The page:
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Making Syrup


Pure Vermont Maple Syrup comes directly from Vermont's state tree, the Sugar Maple. Only mature trees, at least 12 inches in diameter, are tapped. Bigger, healthy maple trees can have multiple taps. In order to preserve the health of our trees, taps are placed in different locations every year to allow the previous year's tap holes to "scar". Keeping the trees healthy is very important for sap production in future years!


When temperatures rise above freezing, the sap inside the maple trees begins to flow. Saps natural function is to flow up the tree, giving nutrients to produce leaves. The sap is drawn through our plastic tubing system via vacuum pump and into a collection tank inside our pump house. 


The raw sap is run through a reverse osmosis machine, which removes 75% of water from the sap by pushing it through a semi-permeable membrane. The removal of water reduces boiling time and energy consumption. Our concentrated sap is then trucked to the sugar house to be boiled in our 6x16 oil-fueled Leader Evaporator. Between the reverse osmosis processing and boiling sap goes from 2% to 66% sugar, which means it takes about 45 gallons of raw sap to make 1 gallon of pure syrup.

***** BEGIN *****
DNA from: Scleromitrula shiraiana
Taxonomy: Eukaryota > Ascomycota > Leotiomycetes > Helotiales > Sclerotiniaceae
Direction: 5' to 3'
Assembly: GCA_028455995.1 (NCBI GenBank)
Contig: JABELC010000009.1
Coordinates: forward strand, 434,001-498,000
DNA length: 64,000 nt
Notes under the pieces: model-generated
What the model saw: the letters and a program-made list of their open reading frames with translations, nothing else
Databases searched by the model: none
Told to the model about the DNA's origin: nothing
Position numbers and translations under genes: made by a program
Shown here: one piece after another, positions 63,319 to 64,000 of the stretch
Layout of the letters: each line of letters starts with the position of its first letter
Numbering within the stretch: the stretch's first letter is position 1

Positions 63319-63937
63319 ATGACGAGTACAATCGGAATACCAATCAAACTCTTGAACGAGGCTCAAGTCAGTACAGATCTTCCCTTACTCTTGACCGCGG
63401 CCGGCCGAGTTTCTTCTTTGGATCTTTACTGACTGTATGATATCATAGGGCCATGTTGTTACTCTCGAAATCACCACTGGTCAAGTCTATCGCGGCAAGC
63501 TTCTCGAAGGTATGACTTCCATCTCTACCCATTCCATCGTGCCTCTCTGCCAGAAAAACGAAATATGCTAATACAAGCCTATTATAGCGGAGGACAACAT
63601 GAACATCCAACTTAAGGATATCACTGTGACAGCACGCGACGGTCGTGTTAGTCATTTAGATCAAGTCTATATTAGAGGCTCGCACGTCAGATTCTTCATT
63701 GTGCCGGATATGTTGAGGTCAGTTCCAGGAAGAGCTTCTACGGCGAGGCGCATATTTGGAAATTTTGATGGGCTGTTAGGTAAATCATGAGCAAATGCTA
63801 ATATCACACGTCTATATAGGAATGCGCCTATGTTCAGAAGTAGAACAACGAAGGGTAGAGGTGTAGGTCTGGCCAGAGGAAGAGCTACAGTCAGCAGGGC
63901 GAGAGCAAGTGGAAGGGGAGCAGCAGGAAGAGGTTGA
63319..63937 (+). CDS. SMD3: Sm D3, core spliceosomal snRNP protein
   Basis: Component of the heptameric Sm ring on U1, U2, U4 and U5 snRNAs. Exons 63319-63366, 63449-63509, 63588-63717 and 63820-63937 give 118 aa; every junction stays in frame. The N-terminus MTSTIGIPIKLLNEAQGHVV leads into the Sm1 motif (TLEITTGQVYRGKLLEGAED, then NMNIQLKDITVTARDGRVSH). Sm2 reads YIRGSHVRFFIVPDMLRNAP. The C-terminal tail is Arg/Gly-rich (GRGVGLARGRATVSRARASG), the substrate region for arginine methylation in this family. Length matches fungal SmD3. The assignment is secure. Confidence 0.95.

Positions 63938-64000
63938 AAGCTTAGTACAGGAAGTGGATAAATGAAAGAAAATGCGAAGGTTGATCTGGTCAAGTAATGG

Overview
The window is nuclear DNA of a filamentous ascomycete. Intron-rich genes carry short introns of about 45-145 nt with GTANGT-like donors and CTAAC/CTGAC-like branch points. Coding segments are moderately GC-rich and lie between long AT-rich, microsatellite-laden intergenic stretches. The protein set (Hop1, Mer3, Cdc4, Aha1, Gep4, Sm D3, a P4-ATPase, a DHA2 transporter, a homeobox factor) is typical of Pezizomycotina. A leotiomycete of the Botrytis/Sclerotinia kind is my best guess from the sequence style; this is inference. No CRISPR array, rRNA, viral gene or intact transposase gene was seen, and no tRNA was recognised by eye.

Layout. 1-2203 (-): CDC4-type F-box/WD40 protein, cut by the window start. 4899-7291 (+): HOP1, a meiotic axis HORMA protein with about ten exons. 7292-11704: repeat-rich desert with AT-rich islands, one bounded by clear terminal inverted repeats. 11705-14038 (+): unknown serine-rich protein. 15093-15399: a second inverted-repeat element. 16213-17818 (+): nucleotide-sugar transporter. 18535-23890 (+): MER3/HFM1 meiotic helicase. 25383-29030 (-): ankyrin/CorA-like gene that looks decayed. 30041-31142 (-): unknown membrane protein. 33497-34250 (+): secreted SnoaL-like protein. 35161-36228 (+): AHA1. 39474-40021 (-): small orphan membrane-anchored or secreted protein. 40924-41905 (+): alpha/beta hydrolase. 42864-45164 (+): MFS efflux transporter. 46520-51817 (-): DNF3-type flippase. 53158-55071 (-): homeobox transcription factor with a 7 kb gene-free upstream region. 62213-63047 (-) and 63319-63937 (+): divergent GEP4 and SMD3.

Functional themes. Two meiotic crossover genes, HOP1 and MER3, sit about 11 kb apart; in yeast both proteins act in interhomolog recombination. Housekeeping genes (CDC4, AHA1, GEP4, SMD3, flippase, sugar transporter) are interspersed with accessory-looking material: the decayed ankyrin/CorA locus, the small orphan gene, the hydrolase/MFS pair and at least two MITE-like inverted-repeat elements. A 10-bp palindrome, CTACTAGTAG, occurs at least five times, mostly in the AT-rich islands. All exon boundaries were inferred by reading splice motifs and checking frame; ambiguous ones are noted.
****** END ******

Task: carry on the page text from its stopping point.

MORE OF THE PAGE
Once the boiled sap has been drawn off the evaporator it is pressurized through a filter to remove solidified minerals called niter. Filtered syrup is stored in 40 gallon stainless steel barrels. When sealed in retailed jugs the syrup is reheated to 190 degrees. 


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